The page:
Mankind has been puzzling over the rumbling in our stomachs for so long that even the ancient Greeks came up with a name for it: borborygmi. The word attempts to put the sound of the grumble to mouth.
The real deal is strange and sometimes embarrassing, so we decided to get to the bottom of it. What is it that makes our stomachs shout out?
Hunger is certainly a factor. When you haven't chowed down in a two hours, receptors in the walls of your stomach trigger the hunger-arousing hormone ghrelin, which tattles to your brain that the pipe is empty. There are other things, like low blood sugar, that also send that message. And your brain, being the boss, steps in to solve that problem by releasing the hormone orexin, which tells your stomach it might be time to fill ‘er up again.
It's the hypothalamus, which is in charge of body maintenance functions like controlling hunger, body temperature and your sex drive, that gets the credit for "switching on" that get me a hamburger feeling. It happens in stages.
First the hormone triggers your stomach's smooth muscles to contract. Acids and other digestive fluids are deployed in the stomach and intestines to get the space ready for the next meal. The contractions move in a ring-shaped formation along your entire gut, forcing remaining mucus, food and bacteria from the area. These contractions produce vibrations, which are responsible for making the racket. The grumblings can last up to 20 minutes and repeat every hour or two until you've gotten food in your belly.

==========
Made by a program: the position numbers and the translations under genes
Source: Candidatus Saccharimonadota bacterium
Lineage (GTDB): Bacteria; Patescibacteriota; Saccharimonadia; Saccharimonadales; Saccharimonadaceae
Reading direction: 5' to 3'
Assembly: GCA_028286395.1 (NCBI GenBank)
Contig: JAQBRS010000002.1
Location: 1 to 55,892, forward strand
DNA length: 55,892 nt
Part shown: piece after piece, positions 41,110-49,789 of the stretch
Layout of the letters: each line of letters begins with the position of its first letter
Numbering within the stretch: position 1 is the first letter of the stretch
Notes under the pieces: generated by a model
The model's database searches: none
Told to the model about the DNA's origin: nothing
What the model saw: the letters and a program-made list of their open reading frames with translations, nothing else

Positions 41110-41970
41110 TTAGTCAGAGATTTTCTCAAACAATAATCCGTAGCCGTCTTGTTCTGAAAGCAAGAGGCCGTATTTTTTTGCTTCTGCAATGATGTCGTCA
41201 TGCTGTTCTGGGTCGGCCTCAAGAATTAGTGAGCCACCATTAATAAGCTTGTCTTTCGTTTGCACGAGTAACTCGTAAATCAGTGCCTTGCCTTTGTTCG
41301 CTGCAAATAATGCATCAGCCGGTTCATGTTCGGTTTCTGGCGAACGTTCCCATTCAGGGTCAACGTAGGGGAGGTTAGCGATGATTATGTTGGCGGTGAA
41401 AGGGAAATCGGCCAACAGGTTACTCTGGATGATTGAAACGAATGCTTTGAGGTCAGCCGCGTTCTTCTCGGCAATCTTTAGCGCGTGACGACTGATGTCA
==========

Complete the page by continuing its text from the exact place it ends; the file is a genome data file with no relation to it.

But the noises don't only occur when you need food, although they're louder in an empty cave; they happen after you've eaten, too. The contracting muscles of your stomach and small intestine are also responsible for mixing food with gas and fluid. These contractions move down the intestinal tract toward the exit just a few inches at a time. All this food/gas/liquid squishing also makes your stomach muscles vibrate, which produces a more tempered rattle.
Bad news is, there's no way to tell it to simmer down. Hungry or not hungry, you're going to have to put up with your stomach's ruckus.
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Giz Explains is where we break down whatever science or tech questions are scratching at the backs of our noggins. Got questions of your own? Email them to us at firstname.lastname@example.org and we'll see about answering them.